Funding for a Pastoral Program in Papua New Guinea
Papua New Guinea covers an area slightly larger than California, though it has just 6.7 million inhabitants. The territory also covers more than 600 islands, which can only be reached by air or by boat. Where it is not possible to travel by air, by boat or by car, the priests and pastoral workers have to travel on foot. This is the case for the Archdiocese of Port Moresby, which was established in November 1966. Since then not only has the number of Catholics grown steadily in Papua New Guinea, but also the social importance of the Catholic Church has greatly increased.
Port Moresby, the capital of Papua New Guinea, is something of a melting pot. Having grown steadily over the years, it is now home to people of all kinds of different origin, ethnicity, language, culture and religious persuasion. "The 600,000 or so inhabitants, of whom many are Catholics, come from every part of the country, as well as from neighboring countries and from overseas," emphasizes Archbishop John Ribat. Since taking office in March of 2008, he has launched a pastoral program that retains its validity today. "In order to prevent this variety from degenerating into division, we want to strengthen the sense of togetherness within the Archdiocese and build on the spirit of solidarity among the faithful and their priests, and between the various parishes and other pastoral groupings," he adds.
There are some 300,000 Catholics living in the Archdiocese of Port Moresby. This number is an estimate, since there are no reliable statistics. The diocese is subdivided into 19 parishes and also maintains 100 primary and secondary schools, as well as two hospitals. In some cases the distances between the individual parishes are considerable. In the past there was little contact between the various parish priests on account of the very poor infrastructure.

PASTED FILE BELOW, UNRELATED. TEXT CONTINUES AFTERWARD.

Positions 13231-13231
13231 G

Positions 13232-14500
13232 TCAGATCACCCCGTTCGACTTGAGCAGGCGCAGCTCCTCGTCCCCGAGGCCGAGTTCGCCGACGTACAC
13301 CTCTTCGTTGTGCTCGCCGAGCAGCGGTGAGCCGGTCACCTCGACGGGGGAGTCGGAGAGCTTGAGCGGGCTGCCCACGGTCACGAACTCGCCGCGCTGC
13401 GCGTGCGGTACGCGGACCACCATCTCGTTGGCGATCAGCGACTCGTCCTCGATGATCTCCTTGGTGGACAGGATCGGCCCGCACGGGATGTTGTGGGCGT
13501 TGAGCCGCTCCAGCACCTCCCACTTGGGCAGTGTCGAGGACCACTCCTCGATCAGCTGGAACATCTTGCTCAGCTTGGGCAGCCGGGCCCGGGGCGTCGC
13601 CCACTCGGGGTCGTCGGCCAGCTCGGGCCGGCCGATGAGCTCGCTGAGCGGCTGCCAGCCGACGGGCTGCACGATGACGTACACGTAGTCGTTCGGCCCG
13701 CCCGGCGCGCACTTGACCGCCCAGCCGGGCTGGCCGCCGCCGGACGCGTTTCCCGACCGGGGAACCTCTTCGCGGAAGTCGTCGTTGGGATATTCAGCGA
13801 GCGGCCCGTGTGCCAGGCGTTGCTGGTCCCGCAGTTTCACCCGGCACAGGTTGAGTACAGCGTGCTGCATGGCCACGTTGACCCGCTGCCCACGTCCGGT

But now, and at the express wish of the priests themselves, all the 70 priests of the diocese (roughly 2/3 of whom belong to religious congregations) regularly meet at the Archbishop's house to exchange ideas and experiences. "As a result, the understanding of the various
demands on the pastoral ministry in the parishes has grown, whether in the country or in the town,” the Archbishop reports.
There is also closer co-operation and coordination between other initiatives within the archdiocese. There is now a service of medical volunteers, helping in the field of health care for mothers and their children and in alcohol prevention; this, according to the vicar general, Father Roderigo Campilan, is supporting hundreds of people and benefiting thousands of others. And a coordinator for Catholic education has also been appointed, who will supervise the teaching of the faith and the religious instruction, both in the Church schools and in the state schools.
Thanks to the generosity of our benefactors, ACN is supporting this three-year pastoral program in the archdiocese with a contribution of $50,600.
Aid to the Church in Need commits to invest your funds where they will have the greatest impact for the Church that we serve. Funds donated to Aid to the Church in Need’s projects will be used towards the greatest need in our programs to help keep the Faith alive.